No. I don’t think that’s it. I’m putting forth a challenge to my friends dealing with depression(and I know it is a challenge, so bear with me) don’t “just do it” but also, don’t “just not do it”. Make conscious decisions about sex. Think about it a bit every day. I said before that there was a kernel of truth in the “just do it because you might figure out you wanted to after all” advice and here’s that kernel: If, upon examining your feelings you find that it’s not that you don’t want sex, it’s that you want it but you are struggling with acting on the impulse (because depression can do that- stuff suddenly seems super onerous) this might be a time you consider “just doing it”. If however, you sit with it and the idea of having sex “seems totally foreign”, or “actively turn(s) your stomach” (both actual ways folks with depression have described feeling about sex to me) and you’re just not there at all, this might be a time to step away for a bit.
Another benefit to making conscious decisions sexually when dealing with depression is that you take the control back from the depression. What can happen is that we know depression (and meds) can affect libido so if we don’t want sex we chalk it up to depression and we forget to listen to ourselves. By making conscious choices you become better at recognizing when your desire is being affected by the illness (or meds). You become tuned into yourself. I’ll give you an example: You can be with a partner who you love and are comfortable with and when the sex wanes you blame it on depression and keep on going the way you were. Suddenly one day you feel desire, but not for your partner and realize that what happened there was that you had just assumed everything was about the depression so when you stopped being sexually into your partner, you missed it. Bad scene.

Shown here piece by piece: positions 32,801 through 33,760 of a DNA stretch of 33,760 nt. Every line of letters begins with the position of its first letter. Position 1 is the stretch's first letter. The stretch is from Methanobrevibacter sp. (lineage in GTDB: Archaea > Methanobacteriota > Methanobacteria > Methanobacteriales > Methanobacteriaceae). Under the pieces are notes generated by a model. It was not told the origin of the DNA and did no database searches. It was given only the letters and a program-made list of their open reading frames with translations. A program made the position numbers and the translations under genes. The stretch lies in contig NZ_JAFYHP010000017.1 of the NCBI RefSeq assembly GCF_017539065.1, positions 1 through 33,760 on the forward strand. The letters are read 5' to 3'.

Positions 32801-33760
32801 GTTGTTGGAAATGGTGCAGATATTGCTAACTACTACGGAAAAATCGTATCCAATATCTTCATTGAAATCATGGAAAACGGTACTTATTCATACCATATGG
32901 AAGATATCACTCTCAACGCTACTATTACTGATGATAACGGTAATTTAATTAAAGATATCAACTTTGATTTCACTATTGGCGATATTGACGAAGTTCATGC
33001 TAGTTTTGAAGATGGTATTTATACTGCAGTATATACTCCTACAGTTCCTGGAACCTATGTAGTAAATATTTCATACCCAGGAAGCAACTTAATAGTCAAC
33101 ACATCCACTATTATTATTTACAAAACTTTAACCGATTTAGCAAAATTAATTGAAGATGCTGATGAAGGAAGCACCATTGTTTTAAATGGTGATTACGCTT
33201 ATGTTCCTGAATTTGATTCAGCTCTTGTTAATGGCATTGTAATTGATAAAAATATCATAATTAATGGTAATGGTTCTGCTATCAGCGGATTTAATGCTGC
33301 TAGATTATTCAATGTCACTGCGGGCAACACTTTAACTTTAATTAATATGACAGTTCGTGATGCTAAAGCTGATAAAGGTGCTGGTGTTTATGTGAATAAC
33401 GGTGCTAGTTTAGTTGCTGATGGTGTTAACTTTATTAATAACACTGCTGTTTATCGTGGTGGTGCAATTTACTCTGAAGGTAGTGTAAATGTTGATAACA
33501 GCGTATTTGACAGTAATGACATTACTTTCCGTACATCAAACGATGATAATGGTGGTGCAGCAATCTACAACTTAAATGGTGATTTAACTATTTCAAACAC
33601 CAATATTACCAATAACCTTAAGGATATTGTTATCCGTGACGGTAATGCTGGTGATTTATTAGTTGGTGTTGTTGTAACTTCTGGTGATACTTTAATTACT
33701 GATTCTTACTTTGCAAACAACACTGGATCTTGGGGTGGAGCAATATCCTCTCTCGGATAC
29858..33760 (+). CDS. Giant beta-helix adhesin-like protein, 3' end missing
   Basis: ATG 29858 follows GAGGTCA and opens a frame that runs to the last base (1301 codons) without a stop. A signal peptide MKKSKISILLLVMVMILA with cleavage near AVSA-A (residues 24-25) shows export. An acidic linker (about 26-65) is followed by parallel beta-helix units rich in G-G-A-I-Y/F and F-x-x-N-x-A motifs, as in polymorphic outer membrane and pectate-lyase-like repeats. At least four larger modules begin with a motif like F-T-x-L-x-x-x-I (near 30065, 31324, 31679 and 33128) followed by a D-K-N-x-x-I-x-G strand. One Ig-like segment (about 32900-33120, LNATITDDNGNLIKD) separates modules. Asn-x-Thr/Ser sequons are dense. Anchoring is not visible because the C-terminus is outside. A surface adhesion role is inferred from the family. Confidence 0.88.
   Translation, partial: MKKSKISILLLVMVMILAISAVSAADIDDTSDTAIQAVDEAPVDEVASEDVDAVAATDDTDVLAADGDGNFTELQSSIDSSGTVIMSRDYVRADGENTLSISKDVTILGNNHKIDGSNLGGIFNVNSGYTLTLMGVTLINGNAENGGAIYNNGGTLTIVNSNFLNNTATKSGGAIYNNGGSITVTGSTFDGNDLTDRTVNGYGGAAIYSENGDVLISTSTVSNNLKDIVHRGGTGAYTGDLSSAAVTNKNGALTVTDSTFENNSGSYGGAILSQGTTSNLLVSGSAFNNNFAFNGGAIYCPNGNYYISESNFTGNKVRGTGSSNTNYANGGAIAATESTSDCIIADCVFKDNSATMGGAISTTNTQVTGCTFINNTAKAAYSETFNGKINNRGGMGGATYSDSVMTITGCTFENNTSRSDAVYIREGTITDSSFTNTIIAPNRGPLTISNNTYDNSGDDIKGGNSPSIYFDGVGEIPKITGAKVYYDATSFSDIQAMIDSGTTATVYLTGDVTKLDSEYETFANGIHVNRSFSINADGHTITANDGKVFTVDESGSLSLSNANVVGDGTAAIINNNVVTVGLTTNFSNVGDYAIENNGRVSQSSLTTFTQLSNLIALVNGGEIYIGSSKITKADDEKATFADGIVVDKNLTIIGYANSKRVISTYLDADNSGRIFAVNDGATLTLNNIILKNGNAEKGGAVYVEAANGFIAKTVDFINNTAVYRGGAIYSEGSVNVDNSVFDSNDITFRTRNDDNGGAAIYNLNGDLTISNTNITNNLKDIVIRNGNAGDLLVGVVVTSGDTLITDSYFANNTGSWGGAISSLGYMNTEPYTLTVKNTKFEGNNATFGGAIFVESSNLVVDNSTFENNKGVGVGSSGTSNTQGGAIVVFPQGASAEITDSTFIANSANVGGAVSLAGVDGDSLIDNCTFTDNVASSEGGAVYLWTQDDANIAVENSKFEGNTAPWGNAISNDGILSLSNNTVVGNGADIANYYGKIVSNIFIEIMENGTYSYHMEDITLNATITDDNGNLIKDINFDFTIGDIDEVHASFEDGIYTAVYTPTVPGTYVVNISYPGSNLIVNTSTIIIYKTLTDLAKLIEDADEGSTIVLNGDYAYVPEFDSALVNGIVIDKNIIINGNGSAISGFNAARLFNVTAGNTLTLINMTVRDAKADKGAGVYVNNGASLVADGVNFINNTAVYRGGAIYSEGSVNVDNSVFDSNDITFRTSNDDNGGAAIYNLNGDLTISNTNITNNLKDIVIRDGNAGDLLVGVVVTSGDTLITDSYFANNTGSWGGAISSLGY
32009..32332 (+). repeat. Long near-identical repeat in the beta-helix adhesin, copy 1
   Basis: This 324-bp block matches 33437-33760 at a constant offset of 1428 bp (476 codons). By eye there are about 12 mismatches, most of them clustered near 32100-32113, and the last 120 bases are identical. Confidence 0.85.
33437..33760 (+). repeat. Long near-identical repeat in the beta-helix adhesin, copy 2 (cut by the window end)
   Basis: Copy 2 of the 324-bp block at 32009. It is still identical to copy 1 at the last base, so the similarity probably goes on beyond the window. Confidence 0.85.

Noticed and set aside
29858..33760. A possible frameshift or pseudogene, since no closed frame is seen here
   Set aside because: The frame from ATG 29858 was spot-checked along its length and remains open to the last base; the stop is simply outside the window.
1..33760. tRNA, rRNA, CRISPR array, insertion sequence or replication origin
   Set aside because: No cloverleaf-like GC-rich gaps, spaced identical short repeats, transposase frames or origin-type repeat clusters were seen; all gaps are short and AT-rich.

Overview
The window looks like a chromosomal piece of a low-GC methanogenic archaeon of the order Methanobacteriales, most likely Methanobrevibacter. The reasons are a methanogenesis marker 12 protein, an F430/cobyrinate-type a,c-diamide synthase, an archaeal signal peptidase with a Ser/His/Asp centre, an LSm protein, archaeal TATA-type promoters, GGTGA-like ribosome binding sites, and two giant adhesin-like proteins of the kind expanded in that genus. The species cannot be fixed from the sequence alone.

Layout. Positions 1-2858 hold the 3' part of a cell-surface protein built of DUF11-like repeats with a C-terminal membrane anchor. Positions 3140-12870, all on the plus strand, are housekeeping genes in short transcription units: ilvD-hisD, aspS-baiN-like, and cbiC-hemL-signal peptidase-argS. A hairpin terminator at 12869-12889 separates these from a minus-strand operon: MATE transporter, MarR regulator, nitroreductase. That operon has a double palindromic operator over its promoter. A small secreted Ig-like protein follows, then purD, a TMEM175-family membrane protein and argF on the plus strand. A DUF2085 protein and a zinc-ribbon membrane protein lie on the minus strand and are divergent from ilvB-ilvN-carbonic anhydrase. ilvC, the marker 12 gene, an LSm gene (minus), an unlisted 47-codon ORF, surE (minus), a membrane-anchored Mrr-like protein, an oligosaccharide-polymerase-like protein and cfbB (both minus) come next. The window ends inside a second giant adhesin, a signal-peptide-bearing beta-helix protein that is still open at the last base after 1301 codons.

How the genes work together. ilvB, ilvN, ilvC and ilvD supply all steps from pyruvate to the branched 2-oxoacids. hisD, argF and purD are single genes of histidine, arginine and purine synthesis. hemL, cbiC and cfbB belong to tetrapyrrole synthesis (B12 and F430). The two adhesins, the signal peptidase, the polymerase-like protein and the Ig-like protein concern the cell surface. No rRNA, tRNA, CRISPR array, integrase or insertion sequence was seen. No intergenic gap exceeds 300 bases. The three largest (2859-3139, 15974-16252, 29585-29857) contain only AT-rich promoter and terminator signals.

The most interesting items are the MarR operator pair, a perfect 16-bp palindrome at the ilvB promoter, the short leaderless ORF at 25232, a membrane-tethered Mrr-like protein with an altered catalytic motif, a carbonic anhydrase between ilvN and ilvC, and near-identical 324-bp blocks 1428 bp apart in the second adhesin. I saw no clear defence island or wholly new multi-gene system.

The final benefit of making conscious decisions is that you can keep your partner in the loop. It can be really difficult for partners of people with depression and they can often feel like they are in the dark with their life being dictated by their partner’s illness. Being more aware allows you to say “Ok, this is where I’m at today” and communication is great for any relationship.
Depression doesn’t have to be a sex life killer but you also shouldn’t have to force yourself to do anything. Checking in with yourself and making active, conscious choices can help you maintain a sex life that you enjoy and feel safe and comfortable in.
Please seek professional help if depression is leading to thoughts of suicide or making it difficult to care for yourself. Visit Mentalhealth.gov for resources or call Crisis Call Center‘s hotline at 1.800.273.8255